Thanks to Andrea and via Cindy, we’re going to try a participatory thing today, a meme about a letter of the alphabet and what it means to you. Here’s how it works: You leave a comment on this post, and I’ll assign you a letter. You write about ten things you love that begin with your assigned letter, and post it at your place. When people comment on your list, you give them a letter, and the chain continues on and on.
For Eternity, let’s say.
When I commented on Cindy’s post yesterday, she game me the letter E. A few things came to mind immediately, but it took a little thinking to fill out a list of ten.
So let’s begin. With skiing.
Epic. Yes, the primary meaning of this word has to do with narrative poems; for my purposes, we’re going to use a much narrower definition. When conditions warrant, the Ski Patrol at Aspen Highlands pulls out a flag they fly just a few times a year — the Epic flag. Skiers know they’re in for a full day of fun when they see that flag. I’ve been lucky enough to get in a few epic days out west; the first was during my senior year of high school, when Juan and I skied Arapahoe Basin, above the treeline, during a dump, and most recently on the powder day I wrote about on our last trip to Snowmass. Note that epic conditions are relative. An epic day at Seven Springs can be very good, and although it ain’t gonna match an epic day in Colorado, you’re still pretty happy to be there.
Erin. This is my sister. She’s a great sister, and a great wife and mother. She’s also apparently her neighborhood’s social instigator. I can’t wait for her family to get up to Pittsburgh — now that they have a place to stay — for a few days this summer.
Estimated > Eyes. One of my favorite Grateful Dead song combinations, in part because of how neatly it illustrates the differences between rhythm guitarist Bob Weir and lead guitarist Jerry Garcia. “Estimated Prophet,” the Weir song, is all quirky angles and abrupt turns. Its reggae background is wedged into a bizarre time signature, and it has a built-in peak towards the end, a bombastic instrumental section that Garcia didn’t always take advantage of. “Eyes of the World,” the Garcia song, sounds and feels much more organic — it flows like a brook trickling down a hillside. It can reach monstrous peaks as well, but those occur if and when the boys feel like getting there. It’s always a cool juxtaposition to hear them back to back. And yes, I’m counting this entry as two.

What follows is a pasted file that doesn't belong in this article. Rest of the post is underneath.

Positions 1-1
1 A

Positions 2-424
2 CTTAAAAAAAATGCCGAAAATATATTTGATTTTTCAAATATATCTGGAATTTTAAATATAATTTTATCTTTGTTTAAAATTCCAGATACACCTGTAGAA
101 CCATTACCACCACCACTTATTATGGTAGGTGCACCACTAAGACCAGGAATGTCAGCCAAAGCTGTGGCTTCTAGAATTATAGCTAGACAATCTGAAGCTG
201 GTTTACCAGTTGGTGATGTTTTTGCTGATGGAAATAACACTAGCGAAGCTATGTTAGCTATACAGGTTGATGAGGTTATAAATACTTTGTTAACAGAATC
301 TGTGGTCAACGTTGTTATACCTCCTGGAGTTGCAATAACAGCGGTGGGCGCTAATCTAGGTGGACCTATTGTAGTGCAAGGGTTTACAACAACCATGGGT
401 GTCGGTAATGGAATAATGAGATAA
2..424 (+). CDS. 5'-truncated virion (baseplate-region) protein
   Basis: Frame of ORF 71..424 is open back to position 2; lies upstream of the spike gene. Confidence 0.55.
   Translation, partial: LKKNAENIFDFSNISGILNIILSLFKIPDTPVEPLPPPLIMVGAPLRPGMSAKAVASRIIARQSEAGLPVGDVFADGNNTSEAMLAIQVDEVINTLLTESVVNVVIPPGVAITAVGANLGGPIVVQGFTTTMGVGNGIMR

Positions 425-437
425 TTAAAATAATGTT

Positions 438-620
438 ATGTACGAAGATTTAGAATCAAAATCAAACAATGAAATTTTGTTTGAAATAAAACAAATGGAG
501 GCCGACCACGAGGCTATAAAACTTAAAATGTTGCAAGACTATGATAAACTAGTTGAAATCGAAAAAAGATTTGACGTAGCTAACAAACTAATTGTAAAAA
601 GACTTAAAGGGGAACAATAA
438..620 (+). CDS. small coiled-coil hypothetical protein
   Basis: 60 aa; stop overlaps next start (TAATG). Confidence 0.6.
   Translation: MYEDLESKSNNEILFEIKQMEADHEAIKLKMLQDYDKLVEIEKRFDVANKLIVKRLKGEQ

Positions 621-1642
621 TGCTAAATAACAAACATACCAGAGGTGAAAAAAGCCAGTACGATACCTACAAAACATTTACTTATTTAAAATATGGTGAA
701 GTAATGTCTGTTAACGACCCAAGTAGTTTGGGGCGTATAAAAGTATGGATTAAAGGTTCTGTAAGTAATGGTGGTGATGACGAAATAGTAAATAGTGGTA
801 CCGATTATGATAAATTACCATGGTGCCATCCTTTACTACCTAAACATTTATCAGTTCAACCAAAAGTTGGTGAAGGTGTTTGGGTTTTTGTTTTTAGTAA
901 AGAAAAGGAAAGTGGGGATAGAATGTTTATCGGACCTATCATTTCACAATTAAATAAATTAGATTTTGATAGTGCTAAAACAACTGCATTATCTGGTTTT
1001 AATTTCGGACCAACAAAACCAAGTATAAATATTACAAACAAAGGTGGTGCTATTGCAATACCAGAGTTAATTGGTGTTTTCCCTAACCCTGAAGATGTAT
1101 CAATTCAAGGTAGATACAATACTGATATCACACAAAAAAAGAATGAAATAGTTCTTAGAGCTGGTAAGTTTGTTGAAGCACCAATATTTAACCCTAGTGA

Enchiladas. I like ’em all, but I’m especially fond of the stacked enchiladas with chicken, tofu and black beans at Casa Nueva in Athens, Ohio. I haven’t had once since 2005, I think, and I miss them — and everything else about Casa — terribly.
East End Brewing. Despite a couple of recent closures, Pittsburgh has a thriving craft brewery scene, and East End is the best of the bunch. Owner/brewer/lone employee Scott Smith consistently nails the styles he tries, and comes up with excellent results when he’s working on something new. Next time you’re out, ask your bartender if there are East End products on tap; if they have something, be sure to give it a try. Or head out to the brewery, in Homewood, and pick up a growler. You won’t find better Pittsburgh-brewed beer anywhere.
Epicurious. A great cooking and recipe site. This is where I found the recipe that served as the starter for my crabcakes. You haven’t had my crabcakes? Ask me nicely and I just might make them for you.
eMusic. One of my favorite sources of digital music. eMusic is a subscription service that’s heavy on independent artists — not the ones you’re going to hear on commercial radio. It’s my go-to source when I come across a band I’m not familiar with; it also features an enormous classic jazz catalog. The basic service costs $12 a month; you get 50 tracks a month for your money. It’s also free of DRM restrictions; when you buy a track, it’s yours.
Editorials. For one year in Athens, writing the editorial for The Post was one of my primary responsibilities and I haven’t done nearly anything in journalism that’s been as satisfying since. The editorial runs without a byline; it is the voice of the newspaper and its editorial board — in the case of The Post, all the staff editors get a say. As managing editor, I switched off days with the editor in chief; on my days, I tried to bring a fully-formed idea to the daily budget meeting and sell everyone else on its merits. Sometimes — not often — I was voted down, for another issue or, a few times, in favor of a position that contradicted my own. And that’s an exercise in persuasive writing, boys and girls — putting together a convincing opinion piece that pushes an opinion you don’t support. But the best part was always overhearing discussions about the eddy the morning it runs. I know from listening to those discussions that I wasn’t able to convince everyone to agree with the newspaper’s position, but I loved the fact that they were talking about what I was writing.
Employment. If you work in my business and you still have it, you’re thankful every day.
Want a letter of your own? Leave a comment, and I’ll hook you up.